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Your Guide to
British Life, Culture and Customs

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British Coins




  • 1p and 2p (copper)
  • 5p, 10p, 20p and 50p (silver)
  • £ 1 (gold)
  • £ 2 (gold and silver)

All our coins bear HM The Queen's head on one side.
Portraits of kings and queens have been engraved on our coins for hundreds of years.

On the edge of our coins, the letters D.G.REG.F.D. always appear after the Queen's name. The letters stand for the Latin words Dei Gratia Regina Fidei Defensor, which means 'By the Grace of God, Queen, Defender of the Faith'. text taken from and copyright of

New coins in circulation 2009

1p coin

A portcullis is grating of iron or wooden bars or slats, suspended in the gateway of a fortified place and lowered to block passage.


A penny
It pictures the portcullis of Westminster Palace.

1 penny is often pronounced "one pee".

Issue Date
15 February 1971

2p coin


A two-pence piece can be referred to as tuppence or a tupenny.
It pictures the Prince of Wales feathers.

2 pence is often pronounced "two pee"

Issue Date
15 February 1971

5 p coin


This coin shows the symbol of Scotland, the thistle.
On top of the thistle you can see the British crown.

5 pence is often pronounced "five pee"

Issue Date
Current and smaller version - June 1990
(Larger version introduced 1968, demonetised 1990)

10p coin


The 10 pence coin (about the size of a US Quarter) shows a lion.
For centuries the lion was a proud symbol of Britain's strength.
The lion is wearing the crown of the British Monarch.

10 pence is often pronounced "ten pee"

Issue date
Current and smaller version - September 1992
(Larger version introduced in 1968, demonetised in 1993)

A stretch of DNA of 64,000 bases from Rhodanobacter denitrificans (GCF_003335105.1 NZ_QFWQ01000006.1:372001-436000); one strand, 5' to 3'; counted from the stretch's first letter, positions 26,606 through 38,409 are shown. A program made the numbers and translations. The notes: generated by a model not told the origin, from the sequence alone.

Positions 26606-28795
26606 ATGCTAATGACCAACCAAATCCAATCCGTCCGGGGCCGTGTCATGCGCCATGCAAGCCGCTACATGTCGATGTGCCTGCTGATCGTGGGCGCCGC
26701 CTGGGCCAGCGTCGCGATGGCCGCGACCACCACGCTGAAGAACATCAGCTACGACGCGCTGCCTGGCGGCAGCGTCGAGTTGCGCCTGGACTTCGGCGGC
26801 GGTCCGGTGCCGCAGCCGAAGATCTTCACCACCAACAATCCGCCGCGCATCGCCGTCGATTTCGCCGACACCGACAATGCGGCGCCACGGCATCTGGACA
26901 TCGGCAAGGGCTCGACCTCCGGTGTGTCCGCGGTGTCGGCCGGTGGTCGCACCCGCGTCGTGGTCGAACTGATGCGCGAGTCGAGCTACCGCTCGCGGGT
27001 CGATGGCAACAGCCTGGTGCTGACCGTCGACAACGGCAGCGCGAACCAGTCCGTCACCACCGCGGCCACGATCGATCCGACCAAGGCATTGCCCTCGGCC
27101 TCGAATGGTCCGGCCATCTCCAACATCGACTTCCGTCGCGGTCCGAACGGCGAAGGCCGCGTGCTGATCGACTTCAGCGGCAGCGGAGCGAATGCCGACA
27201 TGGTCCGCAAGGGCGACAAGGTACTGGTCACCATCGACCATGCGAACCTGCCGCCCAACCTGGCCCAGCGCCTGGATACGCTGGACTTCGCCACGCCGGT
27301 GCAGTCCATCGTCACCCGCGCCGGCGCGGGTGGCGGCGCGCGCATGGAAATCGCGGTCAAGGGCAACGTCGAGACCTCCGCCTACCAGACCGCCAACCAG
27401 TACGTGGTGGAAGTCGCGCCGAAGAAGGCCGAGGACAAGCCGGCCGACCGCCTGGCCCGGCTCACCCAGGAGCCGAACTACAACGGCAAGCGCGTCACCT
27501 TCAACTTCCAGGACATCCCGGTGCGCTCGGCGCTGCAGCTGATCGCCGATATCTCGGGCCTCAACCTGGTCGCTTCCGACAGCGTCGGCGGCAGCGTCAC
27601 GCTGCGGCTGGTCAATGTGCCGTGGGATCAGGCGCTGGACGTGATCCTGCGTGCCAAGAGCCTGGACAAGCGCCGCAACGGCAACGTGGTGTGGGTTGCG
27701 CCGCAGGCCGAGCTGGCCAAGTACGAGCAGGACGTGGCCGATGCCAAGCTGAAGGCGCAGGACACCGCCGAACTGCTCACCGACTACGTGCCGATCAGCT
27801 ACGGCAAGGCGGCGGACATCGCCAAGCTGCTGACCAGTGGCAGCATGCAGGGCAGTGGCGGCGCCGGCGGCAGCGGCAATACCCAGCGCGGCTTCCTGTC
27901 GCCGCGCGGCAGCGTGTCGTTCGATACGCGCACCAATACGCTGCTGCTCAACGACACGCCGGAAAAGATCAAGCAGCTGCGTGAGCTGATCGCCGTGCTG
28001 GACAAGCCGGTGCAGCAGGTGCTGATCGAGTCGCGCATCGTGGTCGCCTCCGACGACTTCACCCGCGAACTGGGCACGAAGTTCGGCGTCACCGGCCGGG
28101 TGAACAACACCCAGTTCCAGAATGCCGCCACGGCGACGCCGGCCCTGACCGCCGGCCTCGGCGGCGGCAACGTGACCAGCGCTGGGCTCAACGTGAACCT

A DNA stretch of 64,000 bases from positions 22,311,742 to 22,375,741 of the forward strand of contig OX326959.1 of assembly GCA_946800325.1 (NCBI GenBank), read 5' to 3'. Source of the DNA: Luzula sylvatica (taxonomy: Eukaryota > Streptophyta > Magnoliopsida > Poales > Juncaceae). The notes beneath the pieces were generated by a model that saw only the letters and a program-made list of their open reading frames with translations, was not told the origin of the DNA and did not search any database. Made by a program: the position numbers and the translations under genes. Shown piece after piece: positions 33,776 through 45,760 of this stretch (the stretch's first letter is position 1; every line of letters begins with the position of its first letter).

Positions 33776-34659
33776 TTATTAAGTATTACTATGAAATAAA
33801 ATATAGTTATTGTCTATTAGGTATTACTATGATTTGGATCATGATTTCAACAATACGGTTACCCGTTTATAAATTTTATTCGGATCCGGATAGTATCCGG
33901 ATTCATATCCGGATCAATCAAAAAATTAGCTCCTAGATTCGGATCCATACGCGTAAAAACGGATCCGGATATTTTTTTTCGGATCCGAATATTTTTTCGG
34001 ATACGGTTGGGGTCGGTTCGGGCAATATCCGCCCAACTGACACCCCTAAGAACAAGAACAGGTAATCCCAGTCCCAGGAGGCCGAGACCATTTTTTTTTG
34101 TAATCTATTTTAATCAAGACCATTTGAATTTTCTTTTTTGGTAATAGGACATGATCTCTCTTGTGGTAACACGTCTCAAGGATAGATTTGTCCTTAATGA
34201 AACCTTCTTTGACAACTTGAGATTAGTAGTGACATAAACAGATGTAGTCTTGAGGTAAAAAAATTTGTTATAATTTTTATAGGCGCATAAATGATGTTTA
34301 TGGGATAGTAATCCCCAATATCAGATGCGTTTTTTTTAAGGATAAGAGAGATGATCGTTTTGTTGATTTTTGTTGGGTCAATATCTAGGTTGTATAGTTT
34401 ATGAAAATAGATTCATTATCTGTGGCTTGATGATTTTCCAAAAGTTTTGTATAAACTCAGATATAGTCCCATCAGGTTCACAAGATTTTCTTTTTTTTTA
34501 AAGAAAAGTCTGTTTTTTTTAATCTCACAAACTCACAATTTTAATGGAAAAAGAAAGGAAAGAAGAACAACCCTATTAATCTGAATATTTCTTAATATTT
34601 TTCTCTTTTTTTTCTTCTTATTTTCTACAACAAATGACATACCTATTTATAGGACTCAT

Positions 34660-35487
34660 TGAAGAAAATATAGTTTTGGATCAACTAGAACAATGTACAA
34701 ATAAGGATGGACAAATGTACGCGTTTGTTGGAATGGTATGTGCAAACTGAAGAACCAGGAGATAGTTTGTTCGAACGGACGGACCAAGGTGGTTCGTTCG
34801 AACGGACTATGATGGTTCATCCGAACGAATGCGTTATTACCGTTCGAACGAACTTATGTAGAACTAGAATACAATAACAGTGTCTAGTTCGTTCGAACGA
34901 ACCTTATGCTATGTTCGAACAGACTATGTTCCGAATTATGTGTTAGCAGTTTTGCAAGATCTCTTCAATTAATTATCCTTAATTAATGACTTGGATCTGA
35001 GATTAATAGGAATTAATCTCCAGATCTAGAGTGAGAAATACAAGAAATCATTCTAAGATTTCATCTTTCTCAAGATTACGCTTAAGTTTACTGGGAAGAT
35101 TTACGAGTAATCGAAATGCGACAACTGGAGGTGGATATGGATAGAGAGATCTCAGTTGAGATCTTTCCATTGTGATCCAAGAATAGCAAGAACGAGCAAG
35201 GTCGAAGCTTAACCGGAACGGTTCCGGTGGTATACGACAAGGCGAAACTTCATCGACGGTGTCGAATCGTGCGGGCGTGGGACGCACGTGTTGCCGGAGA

20p coin


The 20 pence coin shows the Tudor Rose.
A rose is the national flower of England.
On top you can see the British crown.

20 pence is often pronounced "twenty pee"

Issue date
9 June 1982

50 p coin


The 50 pence coin shows the picture of Britannia and a lion.
Both are symbols of Britain.

50 pence is often pronounced "fifty pee"

Issue date
Current and smaller version introduced September 1997
(Larger version introduced October 1969, demonetised in 1998)

1 pound coin

£1 (1 pound)

There are many different pictures on the £1 coin to reflect the different countries of Britain: lions for England, a thistle for Scotland and a leek for Wales. The coin on the left shows the three lions of England.

The slang term for pound is quid.

Issue date
21 April 1983

2 pound coin

£2 (2 pounds)

The design of the 2 pound coin represents technological development.
The edge lettering features the quote "Standing on the Shoulders of Giants" by Sir Isaac Newton,

First Issued Date
15 June 1998

British notesnext page

Activities to help you recognise and use our currency next page

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© Copyright Mandy Barrow 2013

Mandy is the creator of the Woodlands Resources section of the Woodlands Junior website. 
The two websites and are the new homes for the Woodlands Resources.

Mandy left Woodlands in 2003 to work in Kent schools as an ICT Consulatant. 
She now teaches computers at The Granville School and St. John's Primary School in Sevenoaks Kent.

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